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No one wants to see a real person on the cover of Vogue, says Vogue editor


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Would you buy a copy of Vogue with a healthy, unedited, “real” person on the front cover?

Well according to the editor of Vogue, the answer is a resounding no!

"People always say "why do you have thin models? That's not what real people look like" - but nobody really wants to see a real person looking like a real person on the cover of Vogue."

In fact, Shulman, who has edited the fashion magazine since 1992, is bored of having to keep answering this question, saying: "I get fed up with having to deal with the question of why are models thin; that sort of bores me."

While during her interview with Lily Allen she does argue that sample sizes from designers should be bigger, she still feels there is an element of fantasy when you read a glossy mag such as Vogue:  "People don't want to buy a magazine like Vogue to see what they see when they look in the mirror. They can do that for free."

The question is, has Vogue ever had a “real” person on the front cover? The only diversity that Vogue offers as been Lena Dunham, Adele and Alexa Chung, among the slew of skinny airbrushed models. In fact Vogue has come under fire recently for not having enough women of colour on the front cover, something Shulman doesn’t comment on in her interview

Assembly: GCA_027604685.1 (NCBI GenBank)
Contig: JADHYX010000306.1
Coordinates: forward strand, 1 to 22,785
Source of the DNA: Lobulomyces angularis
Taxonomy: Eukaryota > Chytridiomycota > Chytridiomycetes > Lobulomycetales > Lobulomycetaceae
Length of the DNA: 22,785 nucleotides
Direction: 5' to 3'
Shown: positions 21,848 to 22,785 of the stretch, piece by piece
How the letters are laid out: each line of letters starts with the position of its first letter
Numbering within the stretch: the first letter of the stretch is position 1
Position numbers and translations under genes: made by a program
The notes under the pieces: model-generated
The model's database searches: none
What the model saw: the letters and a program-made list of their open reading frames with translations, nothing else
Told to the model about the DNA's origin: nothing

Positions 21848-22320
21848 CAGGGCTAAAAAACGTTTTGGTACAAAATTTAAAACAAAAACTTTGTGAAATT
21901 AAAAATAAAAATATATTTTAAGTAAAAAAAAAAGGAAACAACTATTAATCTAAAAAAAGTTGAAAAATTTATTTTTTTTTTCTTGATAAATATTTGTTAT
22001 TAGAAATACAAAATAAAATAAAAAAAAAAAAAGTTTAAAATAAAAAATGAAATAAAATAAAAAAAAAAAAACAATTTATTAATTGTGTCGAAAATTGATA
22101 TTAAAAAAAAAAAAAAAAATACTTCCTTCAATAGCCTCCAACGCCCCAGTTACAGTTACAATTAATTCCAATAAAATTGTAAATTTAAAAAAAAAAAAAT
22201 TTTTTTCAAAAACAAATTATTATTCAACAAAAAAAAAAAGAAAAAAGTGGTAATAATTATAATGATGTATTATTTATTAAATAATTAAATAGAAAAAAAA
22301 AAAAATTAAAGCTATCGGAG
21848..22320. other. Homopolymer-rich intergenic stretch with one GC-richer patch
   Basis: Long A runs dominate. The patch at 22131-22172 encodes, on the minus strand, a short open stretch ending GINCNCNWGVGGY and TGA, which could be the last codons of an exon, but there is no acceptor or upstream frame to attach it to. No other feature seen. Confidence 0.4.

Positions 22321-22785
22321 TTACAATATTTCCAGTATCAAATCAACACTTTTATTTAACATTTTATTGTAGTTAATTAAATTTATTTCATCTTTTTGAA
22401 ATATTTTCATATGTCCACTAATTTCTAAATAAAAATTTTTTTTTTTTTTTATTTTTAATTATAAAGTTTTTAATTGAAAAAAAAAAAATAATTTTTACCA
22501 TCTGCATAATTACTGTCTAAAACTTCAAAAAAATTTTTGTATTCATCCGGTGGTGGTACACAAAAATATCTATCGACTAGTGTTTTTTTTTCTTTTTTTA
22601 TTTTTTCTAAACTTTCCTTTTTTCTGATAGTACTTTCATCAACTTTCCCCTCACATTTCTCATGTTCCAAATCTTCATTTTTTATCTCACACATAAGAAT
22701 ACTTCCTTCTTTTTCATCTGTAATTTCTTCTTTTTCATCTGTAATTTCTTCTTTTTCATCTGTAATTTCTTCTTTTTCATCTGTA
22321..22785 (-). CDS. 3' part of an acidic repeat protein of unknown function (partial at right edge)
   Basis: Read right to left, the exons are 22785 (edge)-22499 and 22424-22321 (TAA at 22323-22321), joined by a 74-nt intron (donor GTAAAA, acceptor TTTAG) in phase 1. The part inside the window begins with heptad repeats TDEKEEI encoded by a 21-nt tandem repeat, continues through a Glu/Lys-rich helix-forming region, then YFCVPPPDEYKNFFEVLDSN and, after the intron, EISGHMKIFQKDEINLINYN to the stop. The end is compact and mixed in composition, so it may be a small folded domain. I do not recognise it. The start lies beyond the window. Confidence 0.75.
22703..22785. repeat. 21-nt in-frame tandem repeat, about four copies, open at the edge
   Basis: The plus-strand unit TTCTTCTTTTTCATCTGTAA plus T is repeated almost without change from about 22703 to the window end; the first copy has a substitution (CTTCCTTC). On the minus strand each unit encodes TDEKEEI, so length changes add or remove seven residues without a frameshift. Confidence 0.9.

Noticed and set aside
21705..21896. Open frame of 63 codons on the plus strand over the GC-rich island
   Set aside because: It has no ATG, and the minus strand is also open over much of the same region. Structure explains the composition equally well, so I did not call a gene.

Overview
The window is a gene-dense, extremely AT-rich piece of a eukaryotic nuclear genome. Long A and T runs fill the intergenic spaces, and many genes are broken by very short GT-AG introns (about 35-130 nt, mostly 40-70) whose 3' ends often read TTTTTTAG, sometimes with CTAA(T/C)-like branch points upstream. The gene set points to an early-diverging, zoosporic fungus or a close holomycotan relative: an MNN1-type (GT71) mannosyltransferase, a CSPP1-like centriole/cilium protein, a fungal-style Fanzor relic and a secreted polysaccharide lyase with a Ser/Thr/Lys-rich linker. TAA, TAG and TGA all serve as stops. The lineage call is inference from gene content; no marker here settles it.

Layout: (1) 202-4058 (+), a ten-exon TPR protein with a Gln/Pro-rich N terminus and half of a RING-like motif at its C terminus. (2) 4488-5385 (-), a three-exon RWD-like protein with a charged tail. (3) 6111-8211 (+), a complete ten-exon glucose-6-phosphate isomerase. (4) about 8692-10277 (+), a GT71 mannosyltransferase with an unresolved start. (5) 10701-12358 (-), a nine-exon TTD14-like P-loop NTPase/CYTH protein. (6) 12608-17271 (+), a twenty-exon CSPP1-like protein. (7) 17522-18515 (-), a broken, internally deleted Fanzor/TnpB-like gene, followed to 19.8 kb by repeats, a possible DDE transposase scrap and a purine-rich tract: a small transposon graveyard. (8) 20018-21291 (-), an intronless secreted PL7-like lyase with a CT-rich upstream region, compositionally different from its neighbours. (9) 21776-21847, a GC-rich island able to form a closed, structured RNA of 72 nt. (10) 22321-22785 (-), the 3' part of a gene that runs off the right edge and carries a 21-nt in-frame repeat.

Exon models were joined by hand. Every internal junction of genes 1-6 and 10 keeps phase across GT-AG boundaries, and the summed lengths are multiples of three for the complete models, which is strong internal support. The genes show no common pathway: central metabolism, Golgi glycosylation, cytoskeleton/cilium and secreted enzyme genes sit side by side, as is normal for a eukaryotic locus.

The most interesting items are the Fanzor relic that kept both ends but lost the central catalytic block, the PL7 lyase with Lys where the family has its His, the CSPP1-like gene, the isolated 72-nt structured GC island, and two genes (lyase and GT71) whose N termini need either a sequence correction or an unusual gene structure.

Regardless, even if fashion is a “fantasy” that Vogue caters to, Vogue also is directly responsible of perpetuating this fantasy; we all know that beauty standards and desires are a social construct, so for Shulman to claim that we don’t want to see “real women” in Vogue falsely implies that the fashion industry doesn’t have an impact on what we think is beautiful. At the end of the day, we all know that we are never going to look like Adriana Lima, but if Shulman believes that all women aspire to (and believe that they can) look like that, she and others around her, are implicit in perpetuating the negative body image of so many women.

Of course, this issue isn’t clear-cut. For example, the issue of Vogue with Adele on the front was the worst performing cover in the history of the magazine, but of course, that could be due to the fact that they’ve cropped out her body… similar to how American Vogue treated the cover with Lena Dunham. Why would you buy a fashion magazine without any actual clothes on the front cover?

Its time the fashion industry realised that women’s fantasies can surpass the “OMG I want to be skinny like her” stage - that women don’t just admire female celebrities because of their looks, but for their style, personality, philanthropy, and so on.

Of course Vogue has an element of fantasy. Most women cannot afford the extortionate clothing and jewellery that adorn its pages, but it's fun to flick through the glossy pages. What the industry needs to realise is that women look at those images and imagine themselves in those dresses and jewellery, (something that can't be done with a mirror); they don’t just aspire to look like the model wearing them.

I appreciate that Shulman has been honest about how the fashion industry thinks, but isn’t it time that the industry recognises that its simplistic view of what women aspire to is unattainable and unhealthy?

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